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Muse’s Matt Bellamy’s Lake Como Home for Sale

He’s a multiple Grammy award-winning artist who’s ruled the airwaves fronting his band Muse for over two decades, and now you can live like the other half lives in his Italian getaway paradise

Matt Bellamy’s stunning penthouse home in Lake Como, Italy, is currently listed on Rightmove and has gained a lot of attention in the press thanks to its beautiful design, vista… and the fact that he and his band-mates recorded their 2011 album, ‘The Resistance’, in the residence.

Take a tour inside Matt Bellamy’s home

Muse's Matt Bellamy's Lake Como Home for Sale

The four-bedroom property features on the top two storeys of a 19th century building in the village of Moltrasio, originally built way back in 1829.

Muse's Matt Bellamy's Lake Como Home for Sale

The home has been magnificently refurbished by Matt, who is said to have lived there alongside ex-fiancee and Hollywood star, Kate Hudson, for a time – and boasts a truly spectacular lake view terrace complete with a swimming pool.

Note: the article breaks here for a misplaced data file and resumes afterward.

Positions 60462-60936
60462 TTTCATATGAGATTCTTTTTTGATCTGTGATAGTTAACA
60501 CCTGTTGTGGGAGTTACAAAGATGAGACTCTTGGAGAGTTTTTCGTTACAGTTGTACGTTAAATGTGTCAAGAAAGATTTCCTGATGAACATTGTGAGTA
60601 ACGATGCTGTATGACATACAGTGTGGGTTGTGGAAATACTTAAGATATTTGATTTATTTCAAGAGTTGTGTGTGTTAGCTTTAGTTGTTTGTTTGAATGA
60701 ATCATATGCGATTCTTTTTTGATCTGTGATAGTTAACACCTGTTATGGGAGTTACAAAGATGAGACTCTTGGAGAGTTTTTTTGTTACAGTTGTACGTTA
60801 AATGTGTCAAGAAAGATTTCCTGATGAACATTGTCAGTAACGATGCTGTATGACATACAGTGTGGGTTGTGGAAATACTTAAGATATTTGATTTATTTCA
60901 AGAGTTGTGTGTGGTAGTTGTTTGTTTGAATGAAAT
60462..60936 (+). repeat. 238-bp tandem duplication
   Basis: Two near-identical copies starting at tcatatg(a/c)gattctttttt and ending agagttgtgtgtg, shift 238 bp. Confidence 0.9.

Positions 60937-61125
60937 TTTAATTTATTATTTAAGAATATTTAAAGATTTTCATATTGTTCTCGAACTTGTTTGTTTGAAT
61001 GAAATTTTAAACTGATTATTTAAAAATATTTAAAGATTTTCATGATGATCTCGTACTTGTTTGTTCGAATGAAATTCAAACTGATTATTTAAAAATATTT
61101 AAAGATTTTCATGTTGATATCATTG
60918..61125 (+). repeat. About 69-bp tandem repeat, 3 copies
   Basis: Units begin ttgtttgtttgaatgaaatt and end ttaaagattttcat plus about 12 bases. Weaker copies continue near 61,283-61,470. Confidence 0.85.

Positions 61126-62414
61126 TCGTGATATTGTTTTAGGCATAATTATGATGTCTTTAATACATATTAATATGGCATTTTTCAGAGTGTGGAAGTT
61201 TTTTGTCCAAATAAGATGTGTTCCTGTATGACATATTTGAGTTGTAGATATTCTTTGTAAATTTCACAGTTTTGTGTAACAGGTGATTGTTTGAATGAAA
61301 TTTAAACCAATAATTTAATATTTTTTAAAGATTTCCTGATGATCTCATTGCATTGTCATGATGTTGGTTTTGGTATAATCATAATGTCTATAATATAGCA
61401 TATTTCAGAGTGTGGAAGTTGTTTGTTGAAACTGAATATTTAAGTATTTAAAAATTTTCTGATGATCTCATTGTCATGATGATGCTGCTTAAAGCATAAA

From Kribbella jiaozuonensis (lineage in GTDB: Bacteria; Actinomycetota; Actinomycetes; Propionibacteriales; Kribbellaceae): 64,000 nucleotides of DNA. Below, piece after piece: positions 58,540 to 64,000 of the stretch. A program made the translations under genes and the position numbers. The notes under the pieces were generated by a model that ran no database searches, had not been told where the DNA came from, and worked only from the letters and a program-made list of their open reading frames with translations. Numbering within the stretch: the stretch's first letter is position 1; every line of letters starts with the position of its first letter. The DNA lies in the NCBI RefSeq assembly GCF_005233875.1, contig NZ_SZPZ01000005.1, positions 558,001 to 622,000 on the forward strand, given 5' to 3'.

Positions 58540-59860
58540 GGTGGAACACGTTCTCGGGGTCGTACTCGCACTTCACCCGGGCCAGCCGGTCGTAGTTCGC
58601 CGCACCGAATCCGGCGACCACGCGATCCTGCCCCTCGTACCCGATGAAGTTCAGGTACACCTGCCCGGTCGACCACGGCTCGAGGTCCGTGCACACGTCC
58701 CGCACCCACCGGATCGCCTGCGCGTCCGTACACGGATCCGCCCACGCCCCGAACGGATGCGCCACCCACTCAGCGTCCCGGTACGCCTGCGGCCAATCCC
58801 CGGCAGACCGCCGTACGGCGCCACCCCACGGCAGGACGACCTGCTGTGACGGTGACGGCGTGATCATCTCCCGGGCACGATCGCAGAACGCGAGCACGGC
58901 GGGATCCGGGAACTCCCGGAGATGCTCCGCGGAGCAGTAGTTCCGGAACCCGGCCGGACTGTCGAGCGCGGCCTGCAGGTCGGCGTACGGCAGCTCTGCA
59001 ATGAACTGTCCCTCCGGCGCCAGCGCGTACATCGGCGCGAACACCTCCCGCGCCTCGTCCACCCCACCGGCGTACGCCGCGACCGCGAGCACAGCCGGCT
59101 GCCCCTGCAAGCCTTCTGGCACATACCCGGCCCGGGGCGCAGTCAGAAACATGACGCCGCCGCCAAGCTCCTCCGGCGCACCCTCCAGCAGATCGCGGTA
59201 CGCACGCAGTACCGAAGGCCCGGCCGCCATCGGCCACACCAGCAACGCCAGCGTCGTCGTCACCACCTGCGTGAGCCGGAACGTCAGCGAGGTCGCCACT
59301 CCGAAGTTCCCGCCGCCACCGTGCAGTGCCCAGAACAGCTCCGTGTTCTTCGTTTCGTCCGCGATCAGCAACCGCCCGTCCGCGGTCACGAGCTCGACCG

Muse's Matt Bellamy's Lake Como Home for Sale

As an interesting fact listed by the agent Sothebys, another world-famous music composer – Vincenzo Bellini – also called the property home once upon a time.

Muse's Matt Bellamy's Lake Como Home for Sale

The Lake Como property is listed on Rightmove Overseas by Sothebys for £1.5m or €1.75m.

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Top 10 home improvements

Bathrooms, kitchens and new central heating systems top the list of improvements for this year, but homeowners are warned that major works could invalidate their home insurance.